Account selection is the most critical step in Account-Based Marketing (ABM) – yet 39% of B2B marketers say determining which accounts to target is one of their biggest ABM challenges.
This is according to our first party research conducted among 200 senior B2B marketing professionals in our Insights for Professionals (IFP) community.
Building an effective Target Account List (TAL) sets the solid foundations required for a successful Account-Based Marketing process. Get this wrong, and you risk setting yourself up for failure from the word go. It’s therefore vital to apply a structured process to your TAL to get it right first time.
Any successful B2B campaign needs to deliver commercial results, so it’s key for both Marketing and Sales teams to focus on target accounts – those which are most likely to invest in your product or service. However, narrowing these down is where many businesses fail. How do you define your strategic accounts when all of them have the potential to convert?
Take a look at our 7 steps to building the perfect TAL to enhance your Account-Based Marketing campaign:
Reading time: 5 minutes
Step 1: Determine your Account-Based Marketing (ABM) strategy
First and foremost, you need to establish your ABM strategy. There are three different strategies that affect how you go about your campaign:
- One-to-one: targeting individual key accounts
- One-to-few: targeting small groups of key accounts, rather than individuals
- One-to-many: targeting a total addressable market.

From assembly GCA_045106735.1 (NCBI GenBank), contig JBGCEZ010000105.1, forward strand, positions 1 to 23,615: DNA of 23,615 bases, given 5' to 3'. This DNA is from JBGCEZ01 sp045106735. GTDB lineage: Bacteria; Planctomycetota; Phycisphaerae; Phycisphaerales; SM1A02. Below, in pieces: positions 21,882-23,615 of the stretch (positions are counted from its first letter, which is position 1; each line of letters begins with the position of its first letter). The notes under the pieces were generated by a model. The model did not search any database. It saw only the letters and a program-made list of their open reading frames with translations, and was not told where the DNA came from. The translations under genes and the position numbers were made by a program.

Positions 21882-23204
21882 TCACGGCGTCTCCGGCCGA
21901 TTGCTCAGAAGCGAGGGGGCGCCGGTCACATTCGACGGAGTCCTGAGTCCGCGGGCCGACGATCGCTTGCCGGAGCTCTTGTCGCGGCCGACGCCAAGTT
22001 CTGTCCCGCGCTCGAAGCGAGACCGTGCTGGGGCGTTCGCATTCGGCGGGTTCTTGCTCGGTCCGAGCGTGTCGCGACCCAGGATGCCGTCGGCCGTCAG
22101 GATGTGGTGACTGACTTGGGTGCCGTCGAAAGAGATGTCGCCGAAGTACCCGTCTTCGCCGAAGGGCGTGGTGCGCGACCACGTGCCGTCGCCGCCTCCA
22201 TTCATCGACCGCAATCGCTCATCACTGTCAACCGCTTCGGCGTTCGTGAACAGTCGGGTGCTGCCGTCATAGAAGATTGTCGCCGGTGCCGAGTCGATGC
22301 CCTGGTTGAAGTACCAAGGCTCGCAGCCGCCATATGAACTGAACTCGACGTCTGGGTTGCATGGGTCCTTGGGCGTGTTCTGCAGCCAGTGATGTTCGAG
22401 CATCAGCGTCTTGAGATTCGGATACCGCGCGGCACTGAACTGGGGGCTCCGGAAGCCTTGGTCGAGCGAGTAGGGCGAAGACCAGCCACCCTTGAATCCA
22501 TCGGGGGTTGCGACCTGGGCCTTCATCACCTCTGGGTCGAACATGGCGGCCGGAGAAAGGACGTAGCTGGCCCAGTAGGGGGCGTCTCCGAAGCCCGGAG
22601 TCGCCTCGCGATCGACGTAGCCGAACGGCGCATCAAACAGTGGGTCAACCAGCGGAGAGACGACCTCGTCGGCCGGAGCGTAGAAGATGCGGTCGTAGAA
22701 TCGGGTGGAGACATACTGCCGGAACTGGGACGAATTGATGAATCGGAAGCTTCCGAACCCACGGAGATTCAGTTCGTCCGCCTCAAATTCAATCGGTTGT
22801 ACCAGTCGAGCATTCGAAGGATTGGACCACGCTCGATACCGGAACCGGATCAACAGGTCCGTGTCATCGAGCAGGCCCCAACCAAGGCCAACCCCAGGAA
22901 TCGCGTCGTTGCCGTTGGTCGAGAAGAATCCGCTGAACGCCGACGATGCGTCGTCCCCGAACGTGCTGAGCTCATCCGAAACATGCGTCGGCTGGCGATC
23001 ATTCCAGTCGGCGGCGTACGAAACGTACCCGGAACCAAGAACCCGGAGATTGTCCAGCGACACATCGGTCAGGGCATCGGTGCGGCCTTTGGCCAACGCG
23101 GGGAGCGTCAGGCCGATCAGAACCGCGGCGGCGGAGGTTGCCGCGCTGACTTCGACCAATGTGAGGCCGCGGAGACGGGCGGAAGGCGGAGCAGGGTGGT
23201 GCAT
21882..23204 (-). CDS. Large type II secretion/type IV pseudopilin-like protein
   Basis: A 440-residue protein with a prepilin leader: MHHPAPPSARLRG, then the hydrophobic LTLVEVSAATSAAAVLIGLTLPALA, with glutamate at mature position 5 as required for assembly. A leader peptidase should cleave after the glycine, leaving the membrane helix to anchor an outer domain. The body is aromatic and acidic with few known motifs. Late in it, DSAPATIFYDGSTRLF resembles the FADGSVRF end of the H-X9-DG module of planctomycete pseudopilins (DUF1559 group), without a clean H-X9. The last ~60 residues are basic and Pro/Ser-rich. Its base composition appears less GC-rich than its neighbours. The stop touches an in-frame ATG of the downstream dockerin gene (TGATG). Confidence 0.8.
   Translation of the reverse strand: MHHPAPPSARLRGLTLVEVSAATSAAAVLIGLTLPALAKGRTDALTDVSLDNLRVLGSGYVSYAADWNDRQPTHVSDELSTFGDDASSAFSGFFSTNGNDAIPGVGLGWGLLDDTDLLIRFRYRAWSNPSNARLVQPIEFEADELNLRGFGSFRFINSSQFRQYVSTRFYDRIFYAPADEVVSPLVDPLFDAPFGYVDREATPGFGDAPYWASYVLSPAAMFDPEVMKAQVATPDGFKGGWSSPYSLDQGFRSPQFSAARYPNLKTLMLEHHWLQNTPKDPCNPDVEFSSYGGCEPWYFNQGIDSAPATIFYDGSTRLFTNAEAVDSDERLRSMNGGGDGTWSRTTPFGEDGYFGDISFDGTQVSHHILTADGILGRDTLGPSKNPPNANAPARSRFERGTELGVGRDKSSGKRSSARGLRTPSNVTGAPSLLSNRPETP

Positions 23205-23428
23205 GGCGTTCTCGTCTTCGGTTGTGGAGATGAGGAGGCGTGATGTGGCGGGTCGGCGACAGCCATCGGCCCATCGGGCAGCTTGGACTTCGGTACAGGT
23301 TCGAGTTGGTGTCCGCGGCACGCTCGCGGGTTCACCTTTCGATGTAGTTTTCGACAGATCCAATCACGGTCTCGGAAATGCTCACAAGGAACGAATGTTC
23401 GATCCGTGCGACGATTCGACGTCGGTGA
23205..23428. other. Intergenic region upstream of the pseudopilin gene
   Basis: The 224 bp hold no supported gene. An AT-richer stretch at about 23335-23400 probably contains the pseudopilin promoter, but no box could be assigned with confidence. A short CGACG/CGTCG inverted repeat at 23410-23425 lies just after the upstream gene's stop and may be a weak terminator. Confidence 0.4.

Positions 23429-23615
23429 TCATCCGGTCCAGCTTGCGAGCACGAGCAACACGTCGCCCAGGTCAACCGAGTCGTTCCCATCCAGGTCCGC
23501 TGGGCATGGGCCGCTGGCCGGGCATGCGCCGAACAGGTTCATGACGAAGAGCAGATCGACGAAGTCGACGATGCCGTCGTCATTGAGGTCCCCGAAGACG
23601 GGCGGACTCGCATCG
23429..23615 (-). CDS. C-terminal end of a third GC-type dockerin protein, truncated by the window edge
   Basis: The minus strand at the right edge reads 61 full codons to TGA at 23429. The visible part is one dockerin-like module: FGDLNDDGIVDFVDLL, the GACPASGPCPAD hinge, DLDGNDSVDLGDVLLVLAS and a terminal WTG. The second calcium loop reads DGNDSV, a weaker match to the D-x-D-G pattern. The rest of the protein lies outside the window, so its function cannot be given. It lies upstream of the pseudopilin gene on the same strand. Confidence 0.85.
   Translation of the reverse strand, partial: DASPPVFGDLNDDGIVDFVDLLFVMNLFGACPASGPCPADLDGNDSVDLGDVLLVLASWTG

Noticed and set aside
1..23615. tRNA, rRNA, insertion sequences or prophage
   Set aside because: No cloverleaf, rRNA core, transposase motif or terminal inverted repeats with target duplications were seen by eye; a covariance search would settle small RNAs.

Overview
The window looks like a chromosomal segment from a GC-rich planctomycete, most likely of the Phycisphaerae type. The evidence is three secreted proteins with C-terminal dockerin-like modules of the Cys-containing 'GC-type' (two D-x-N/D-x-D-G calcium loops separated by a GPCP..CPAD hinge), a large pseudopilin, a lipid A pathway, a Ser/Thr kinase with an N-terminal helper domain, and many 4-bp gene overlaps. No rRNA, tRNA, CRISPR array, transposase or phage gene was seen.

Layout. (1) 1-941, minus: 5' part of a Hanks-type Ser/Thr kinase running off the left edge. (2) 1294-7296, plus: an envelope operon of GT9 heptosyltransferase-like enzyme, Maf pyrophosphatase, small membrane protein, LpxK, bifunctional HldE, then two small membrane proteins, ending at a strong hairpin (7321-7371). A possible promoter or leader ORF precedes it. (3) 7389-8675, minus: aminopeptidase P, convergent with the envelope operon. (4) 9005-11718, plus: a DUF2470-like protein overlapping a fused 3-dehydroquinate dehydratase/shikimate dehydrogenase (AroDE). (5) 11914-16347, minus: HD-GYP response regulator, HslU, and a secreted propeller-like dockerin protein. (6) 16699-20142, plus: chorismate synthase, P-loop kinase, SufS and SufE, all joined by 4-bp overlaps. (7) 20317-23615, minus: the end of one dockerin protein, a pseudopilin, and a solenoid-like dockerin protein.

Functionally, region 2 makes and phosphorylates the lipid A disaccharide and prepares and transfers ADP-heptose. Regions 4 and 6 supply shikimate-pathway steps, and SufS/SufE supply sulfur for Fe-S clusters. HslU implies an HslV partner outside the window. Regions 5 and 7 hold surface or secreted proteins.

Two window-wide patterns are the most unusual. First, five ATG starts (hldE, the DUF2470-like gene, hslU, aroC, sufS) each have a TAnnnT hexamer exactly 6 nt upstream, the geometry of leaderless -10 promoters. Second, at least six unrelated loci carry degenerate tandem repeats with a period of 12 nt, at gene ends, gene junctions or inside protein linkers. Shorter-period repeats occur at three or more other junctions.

Used by 35% of marketers, the one-to-few strategy is the most common as it allows you to put your Account-Based Marketing approach into place with a wider range of contacts based on predictive analysis and industry knowledge. However, our data shows that a combined ABM approach (also used by 35% of marketers) is just as popular, likely due to the ability to target a wider array of potential customers.
Whichever Account-Based Marketing strategy you choose, you shouldn’t allow your list of prospects to grow without good reason. Remember that the point of ABM efforts is to focus on your highest-converting accounts only.
Its vitally important to ensure that the marketing resources, channels and initiatives utilized to attract and engage high-value accounts are optimized for first-time accuracy, enabling sales reps to intervene and convert them effectively. Sales and Marketing alignment is crucial as it enables sales teams to understand the origin of MQLs in terms of their interaction with content and entry channels, providing a clearer picture of the customer journey and funnel stage in order to optimize their conversion strategy.
Step 2: Create your Ideal Customer Profile (ICP)
Your Ideal Customer Profile (ICP) needs to be a clear, categorical description of target customers who would benefit the most from your offering, and who are most likely to make a long-term investment with you. This in turn represents the type of customer you want to focus on, giving you direction when building your TAL. If you get this right, you can focus resources on higher quality leads and improve the return on investment for your campaign.
Remember that your ICP is not the same as your buyer persona. An ICP is the type of company you should be targeting, while a customer persona is a detailed analysis of the people who buy from you. Customer personas are extremely useful too, but you can’t develop effective personas without a broader understanding of the types of B2B companies they work for, so your ICP should always come first.
Step 3: Obtain accurate, quality data
Before you can focus on target segments, your Marketing team first need to make sure that any existing data held is accurate. With ABM campaigns relying so heavily on data, there is no room for error.
Segmentation will only work if you have a high quality, precise and concrete ABM list. This is where data accuracy, data formatting and an understanding of data cleansing are important. With 54% of marketers using both first and third-party data, you need to be able to verify quality. Even having wrong contact names, out of date stats or undocumented changes in business requirements can have a detrimental effect on your ABM strategy.